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Driven: Mercedes-Benz E 400 Cabriolet. Image by Mercedes-Benz.

Driven: Mercedes-Benz E 400 Cabriolet
The decision not to 'AMG'-ify this 333hp soft-top reaps immense dividends.

   



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Mercedes-Benz E 400 Cabriolet

5 5 5 5 5

Good points: Elegant exterior, stunning cabin, creamy drivetrain, sumptuous ride and refinement on air suspension, space for four, capable handling for 1.9-tonne convertible

Not so good: It looks a bit too much like C-Class and S-Class Cabriolets for comfort

Key Facts

Model tested: Mercedes-Benz E 400 4Matic Cabriolet
Price: Cabriolet range starts from 45,865; E 400 4Matic AMG Line from 55,715; car as tested 63,375
Engine: 3.0-litre twin-turbocharged V6 petrol
Transmission: all-wheel drive, nine-speed 9G-Tronic automatic
Body style: two-door convertible
CO2 emissions: 194/km (VED 1,240 first 12 months, then 450 per annum for next five years, then 140 annually thereafter)
Combined economy: 32.8mpg
Top speed: 155mph (limited)
0-62mph: 5.5 seconds
Power: 333hp at 5,250-6,000rpm
Torque: 480Nm at 1,600-4,000rpm

Our view:

There are many, many things we adore about this sumptuous and elegant Mercedes-Benz E 400 4Matic Cabriolet, but perhaps the German company's biggest single stroke of genius with it was the decision not to turn it over to Affalterbach and give it Mercedes-AMG E 43 badging. By avoiding any connotations of sportiness that are bequeathed by those three letters appearing on the rump of any Benz, it allows you to realise this might be the best, most rounded 'star appeal' car Stuttgart makes right now.

The reasons we say this are simple, but multitudinous. On its standard-fit Air Body Control (ABC) twin-axle air suspension, the E 400 is an absolute delight to travel in, no matter how you're driving it nor what manner of shocking road surfaces you're traversing. It gracefully glides along, smoothly and discreetly, with barely a ripple of discontent shimmering through its open-top frame. Sure, on the very worst tarmac, you might sort of perceive a tiny, tiny trace of scuttle shake, but it's so negligible as to be a mere observation, rather than a valid criticism of the car. Also, when you go to open the E 400's long doors for the first time, their reassuring heft tells you how much structural bracing and sound-deadening have gone into the make-up of this four-seater cruiser to ensure that its folding roof is a positive characteristic, rather than a detriment.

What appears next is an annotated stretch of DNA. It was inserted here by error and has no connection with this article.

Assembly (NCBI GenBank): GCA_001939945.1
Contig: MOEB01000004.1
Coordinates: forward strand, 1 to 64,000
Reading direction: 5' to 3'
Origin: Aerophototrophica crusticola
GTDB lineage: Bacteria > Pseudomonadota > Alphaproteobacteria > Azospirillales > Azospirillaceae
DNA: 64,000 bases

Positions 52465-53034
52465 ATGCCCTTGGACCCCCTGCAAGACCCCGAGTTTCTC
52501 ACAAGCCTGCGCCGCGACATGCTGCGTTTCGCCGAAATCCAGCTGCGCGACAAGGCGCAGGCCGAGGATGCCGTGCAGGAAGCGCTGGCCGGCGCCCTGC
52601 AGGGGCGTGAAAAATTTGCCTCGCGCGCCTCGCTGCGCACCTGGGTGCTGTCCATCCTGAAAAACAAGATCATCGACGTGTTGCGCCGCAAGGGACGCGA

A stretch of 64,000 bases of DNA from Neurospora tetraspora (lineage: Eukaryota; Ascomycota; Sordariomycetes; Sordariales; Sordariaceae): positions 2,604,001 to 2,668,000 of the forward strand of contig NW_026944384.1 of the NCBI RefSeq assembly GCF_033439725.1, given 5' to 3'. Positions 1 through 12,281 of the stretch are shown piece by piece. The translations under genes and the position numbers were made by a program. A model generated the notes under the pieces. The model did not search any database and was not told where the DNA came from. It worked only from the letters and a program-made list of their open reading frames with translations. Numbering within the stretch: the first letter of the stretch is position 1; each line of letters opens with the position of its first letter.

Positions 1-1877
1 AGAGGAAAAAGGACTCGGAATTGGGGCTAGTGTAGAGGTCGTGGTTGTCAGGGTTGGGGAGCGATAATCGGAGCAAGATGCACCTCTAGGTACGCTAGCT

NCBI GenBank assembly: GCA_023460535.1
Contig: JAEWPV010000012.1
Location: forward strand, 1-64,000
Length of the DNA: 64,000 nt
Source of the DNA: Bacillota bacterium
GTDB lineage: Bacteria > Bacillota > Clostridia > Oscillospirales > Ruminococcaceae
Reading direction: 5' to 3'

It also handles better than you might expect it to. The 4Matic all-wheel drive provides plenty of traction, the big 19-inch 245-section front, 275-section rear tyres offer up masses of grip, the steering's truly lovely and in Sport or Sport+ modes, the air springs do a fine job of keeping the E 400's 1,935kg of mass well in check. Again, you're not going to head straight for the E-Class Cabriolet if you want a Mercedes that's blood-fizzingly thrilling to drive, but you're also not going to be terrified by the appearance of a series of snaking corners if you do decide to go for this grandiose convertible. It's fine machine to steer quickly along a challenging road.

The drivetrain is also a lustrous jewel. Some people don't get on with the 9G-Tronic gearbox, asserting that it has way too many ratios for its own good, but we've never had a problem with it - and certainly not when it's paired to this glorious 3.0-litre V6. Running in a 333hp/480Nm state of tune for the E 400, the motor's judged just perfectly: quiet and silky at low revs, decently punchy in the midrange (making a mockery of the car's aforementioned two-tonne kerb weight) and possessing a nice, hard-edged snarl to it if you decide to spin the needle right round the rev counter. That the E 400 is more than decently quick - a 5.5-second 0-62mph time only tells a small part of this car's broad-ranged performance story - is merely a pleasant bonus.